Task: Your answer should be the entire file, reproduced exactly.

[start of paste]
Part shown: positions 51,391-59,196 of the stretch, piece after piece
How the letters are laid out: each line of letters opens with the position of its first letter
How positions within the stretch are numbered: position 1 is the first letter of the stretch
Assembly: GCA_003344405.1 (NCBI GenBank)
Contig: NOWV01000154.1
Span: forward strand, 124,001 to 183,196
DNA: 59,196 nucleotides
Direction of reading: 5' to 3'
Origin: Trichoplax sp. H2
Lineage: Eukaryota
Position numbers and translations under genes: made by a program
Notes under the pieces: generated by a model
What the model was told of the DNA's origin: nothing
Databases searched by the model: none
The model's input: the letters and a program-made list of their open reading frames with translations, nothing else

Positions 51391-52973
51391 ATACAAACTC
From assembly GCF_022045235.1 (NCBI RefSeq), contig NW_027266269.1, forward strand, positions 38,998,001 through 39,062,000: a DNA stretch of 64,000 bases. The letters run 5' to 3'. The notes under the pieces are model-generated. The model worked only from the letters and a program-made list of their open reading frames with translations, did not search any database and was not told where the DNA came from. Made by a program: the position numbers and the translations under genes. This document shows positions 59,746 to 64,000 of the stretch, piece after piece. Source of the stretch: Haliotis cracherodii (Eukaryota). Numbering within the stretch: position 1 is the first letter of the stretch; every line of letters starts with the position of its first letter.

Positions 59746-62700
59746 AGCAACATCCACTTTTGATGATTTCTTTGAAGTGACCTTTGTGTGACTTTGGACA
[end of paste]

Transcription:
Part shown: positions 51,391-59,196 of the stretch, piece after piece
How the letters are laid out: each line of letters opens with the position of its first letter
How positions within the stretch are numbered: position 1 is the first letter of the stretch
Assembly: GCA_003344405.1 (NCBI GenBank)
Contig: NOWV01000154.1
Span: forward strand, 124,001 to 183,196
DNA: 59,196 nucleotides
Direction of reading: 5' to 3'
Origin: Trichoplax sp. H2
Lineage: Eukaryota
Position numbers and translations under genes: made by a program
Notes under the pieces: generated by a model
What the model was told of the DNA's origin: nothing
Databases searched by the model: none
The model's input: the letters and a program-made list of their open reading frames with translations, nothing else

Positions 51391-52973
51391 ATACAAACTC
From assembly GCF_022045235.1 (NCBI RefSeq), contig NW_027266269.1, forward strand, positions 38,998,001 through 39,062,000: a DNA stretch of 64,000 bases. The letters run 5' to 3'. The notes under the pieces are model-generated. The model worked only from the letters and a program-made list of their open reading frames with translations, did not search any database and was not told where the DNA came from. Made by a program: the position numbers and the translations under genes. This document shows positions 59,746 to 64,000 of the stretch, piece after piece. Source of the stretch: Haliotis cracherodii (Eukaryota). Numbering within the stretch: position 1 is the first letter of the stretch; every line of letters starts with the position of its first letter.

Positions 59746-62700
59746 AGCAACATCCACTTTTGATGATTTCTTTGAAGTGACCTTTGTGTGACTTTGGACA